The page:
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Association of small for gestational age with retinopathy of prematurity: a systematic review and meta-analysis
  1. Abdul Razak1,2,
  2. Maher Faden1
  1. 1 Pediatrics, Princess Nourah bint Abdulrahman University, King Abdullah bin Abdulaziz University Hospital, Riyadh, Al Riyadh, Saudi Arabia
  2. 2 Pediatrics, McMaster University, Hamilton, Ontario, Canada
  1. Correspondence to Dr Abdul Razak, Associate Clinical Professor, Princess Nourah bint Abdulrahman University, King Abdullah bin Abdulaziz University Hospital, Riyadh, Al Riyadh, Saudi Arabia; razakmdpaed{at}gmail.com

Abstract

Context The association between small for gestational age (SGA) and retinopathy of prematurity (ROP) is unclear.

Objective A systematic review and meta-analysis was conducted to evaluate the association between ROP and SGA in preterm infants <37 weeks’ gestational age (GA) admitted to neonatal intensive care unit.

Methods Medline, PubMed, Web of Science and Cochrane Central databases were searched from inception through 15 January 2019. Studies reporting outcomes based on SGA as the primary exposure variable were included. Data were extracted independently by two coauthors. Modified Newcastle-Ottawa scale was used for risk of bias assessment.

Results Database search yielded 536 records (Medline=152, PubMed=171, Web of Science=144 and Cochrane Central=69). Twenty-one studies evaluating 190 946 infants were included. SGA was associated with significantly higher odds of any stage of ROP on unadjusted analysis (unadjusted OR (uOR) 1.55; 95% CI 1.22 to 1.98; 10 studies) but not on adjusted analysis (adjusted OR (aOR) 2.16; 95% CI 0.66 to 7.11; 3 studies). SGA was associated with significantly higher odds of severe ROP (aOR 1.92; 95% CI 1.57 to 2.34; nine studies). SGA was also significantly associated with higher odds of treated ROP (aOR 1.39; 95% CI 1.18 to 1.65; three studies). In subgroup analysis of infants <29 weeks’ GA, SGA was significantly associated with increased odds of ROP (uOR 1.64; 95% CI 1.19 to 2.26; two studies), severe ROP (aOR 1.61; 95% CI 1.23 to 2.10; four studies) and treated ROP (aOR 1.37; 95% CI 1.16 to 1.62; two studies).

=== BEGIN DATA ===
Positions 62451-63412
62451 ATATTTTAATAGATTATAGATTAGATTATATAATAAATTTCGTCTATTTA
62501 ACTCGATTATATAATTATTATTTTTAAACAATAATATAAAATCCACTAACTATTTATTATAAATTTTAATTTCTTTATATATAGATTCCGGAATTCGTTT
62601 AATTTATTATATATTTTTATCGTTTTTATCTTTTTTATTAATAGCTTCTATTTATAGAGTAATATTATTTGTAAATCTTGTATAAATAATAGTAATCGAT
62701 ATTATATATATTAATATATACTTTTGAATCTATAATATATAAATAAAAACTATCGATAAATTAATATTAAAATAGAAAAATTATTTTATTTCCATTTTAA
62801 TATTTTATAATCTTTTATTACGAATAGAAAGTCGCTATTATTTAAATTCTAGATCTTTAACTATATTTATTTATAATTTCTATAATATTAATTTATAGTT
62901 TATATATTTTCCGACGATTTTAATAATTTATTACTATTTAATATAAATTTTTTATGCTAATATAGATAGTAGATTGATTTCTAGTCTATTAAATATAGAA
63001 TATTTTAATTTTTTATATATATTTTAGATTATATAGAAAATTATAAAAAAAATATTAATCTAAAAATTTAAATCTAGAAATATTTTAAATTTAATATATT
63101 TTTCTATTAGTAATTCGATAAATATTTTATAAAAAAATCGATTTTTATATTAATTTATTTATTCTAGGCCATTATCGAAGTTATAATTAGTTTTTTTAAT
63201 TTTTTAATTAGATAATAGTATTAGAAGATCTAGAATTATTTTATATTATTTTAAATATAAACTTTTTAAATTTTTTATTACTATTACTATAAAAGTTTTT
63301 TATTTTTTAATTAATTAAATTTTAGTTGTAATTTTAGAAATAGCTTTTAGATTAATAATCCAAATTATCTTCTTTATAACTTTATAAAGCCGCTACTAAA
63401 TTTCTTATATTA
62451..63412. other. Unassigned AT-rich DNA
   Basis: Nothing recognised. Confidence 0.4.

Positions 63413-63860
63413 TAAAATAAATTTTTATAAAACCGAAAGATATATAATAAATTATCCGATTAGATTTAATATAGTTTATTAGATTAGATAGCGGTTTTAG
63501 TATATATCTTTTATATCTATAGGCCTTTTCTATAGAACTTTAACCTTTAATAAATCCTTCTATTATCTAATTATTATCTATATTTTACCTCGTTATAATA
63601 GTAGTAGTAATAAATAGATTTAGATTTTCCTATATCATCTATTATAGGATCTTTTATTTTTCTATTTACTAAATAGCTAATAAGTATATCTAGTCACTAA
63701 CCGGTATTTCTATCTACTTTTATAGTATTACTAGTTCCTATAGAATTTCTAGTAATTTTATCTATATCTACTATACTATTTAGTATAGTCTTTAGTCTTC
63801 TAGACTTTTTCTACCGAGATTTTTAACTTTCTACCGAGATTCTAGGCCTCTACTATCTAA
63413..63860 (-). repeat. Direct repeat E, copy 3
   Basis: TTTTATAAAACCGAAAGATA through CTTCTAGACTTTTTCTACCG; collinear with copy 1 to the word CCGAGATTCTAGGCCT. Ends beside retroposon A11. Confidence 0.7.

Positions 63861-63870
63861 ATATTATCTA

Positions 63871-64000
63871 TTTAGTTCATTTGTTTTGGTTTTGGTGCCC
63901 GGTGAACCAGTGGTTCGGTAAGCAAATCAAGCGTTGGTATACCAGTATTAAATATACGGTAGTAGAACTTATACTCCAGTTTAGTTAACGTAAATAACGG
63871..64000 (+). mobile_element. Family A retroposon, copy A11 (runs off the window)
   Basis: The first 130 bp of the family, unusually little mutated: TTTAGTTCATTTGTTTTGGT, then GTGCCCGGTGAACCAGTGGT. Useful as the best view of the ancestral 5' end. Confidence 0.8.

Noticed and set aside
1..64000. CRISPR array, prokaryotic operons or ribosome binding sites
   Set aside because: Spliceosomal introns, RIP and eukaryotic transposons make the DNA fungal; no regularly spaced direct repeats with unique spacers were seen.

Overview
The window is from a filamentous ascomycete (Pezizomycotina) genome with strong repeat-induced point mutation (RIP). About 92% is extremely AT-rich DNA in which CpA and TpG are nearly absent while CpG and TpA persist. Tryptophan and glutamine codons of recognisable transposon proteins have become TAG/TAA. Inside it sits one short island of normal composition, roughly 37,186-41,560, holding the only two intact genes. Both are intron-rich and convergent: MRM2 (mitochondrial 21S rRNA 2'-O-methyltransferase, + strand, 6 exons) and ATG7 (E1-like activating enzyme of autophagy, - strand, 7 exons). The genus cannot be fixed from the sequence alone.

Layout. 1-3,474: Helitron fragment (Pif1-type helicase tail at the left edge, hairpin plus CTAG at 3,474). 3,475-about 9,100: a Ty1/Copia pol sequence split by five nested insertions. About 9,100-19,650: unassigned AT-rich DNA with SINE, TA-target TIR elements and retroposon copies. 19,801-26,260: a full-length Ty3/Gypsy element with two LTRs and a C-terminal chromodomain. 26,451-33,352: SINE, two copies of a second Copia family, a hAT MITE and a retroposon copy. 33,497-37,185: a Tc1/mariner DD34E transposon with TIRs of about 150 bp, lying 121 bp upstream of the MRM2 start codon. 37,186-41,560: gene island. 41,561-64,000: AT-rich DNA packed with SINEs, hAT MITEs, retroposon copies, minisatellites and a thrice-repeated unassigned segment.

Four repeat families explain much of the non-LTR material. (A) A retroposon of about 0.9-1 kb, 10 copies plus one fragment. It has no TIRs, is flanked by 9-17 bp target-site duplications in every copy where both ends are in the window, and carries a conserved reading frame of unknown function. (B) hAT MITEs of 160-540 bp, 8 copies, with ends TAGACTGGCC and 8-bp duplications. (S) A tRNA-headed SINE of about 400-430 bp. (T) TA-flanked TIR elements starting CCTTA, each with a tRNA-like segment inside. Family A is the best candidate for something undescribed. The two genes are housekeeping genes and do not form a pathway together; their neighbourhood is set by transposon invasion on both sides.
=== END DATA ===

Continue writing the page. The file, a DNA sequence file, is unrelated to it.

Conclusion SGA was associated with increased odds of any stage of ROP, severe ROP and treated ROP in preterm infants. Neonatologists should incorporate SGA into the risk assessment during ROP evaluation and while providing counselling to the families of preterm SGA infants. ROP screening guidelines should look into the frequency of follow-up examination in SGA infants in aim to offer early detection and treatment.

  • neonatology
  • retinopathy
  • small for gestational age
  • preterm
  • growth
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Footnotes

  • Contributors AR conceptualised and designed the study, performed the initial screening of the articles, abstracted the data, performed initial analyses including risk of bias assessment, drafted the manuscript and approved the final version. MF double checked the initial screening of articles and double checked all the data extraction from included studies including risk of bias assessment, revised the manuscript and approved the final version.

  • Funding The authors have not declared a specific grant for this research from any funding agency in the public, commercial or not-for-profit sectors.

  • Competing interests None declared.

  • Provenance and peer review Not commissioned; externally peer reviewed.

  • Patient consent for publication Not required.

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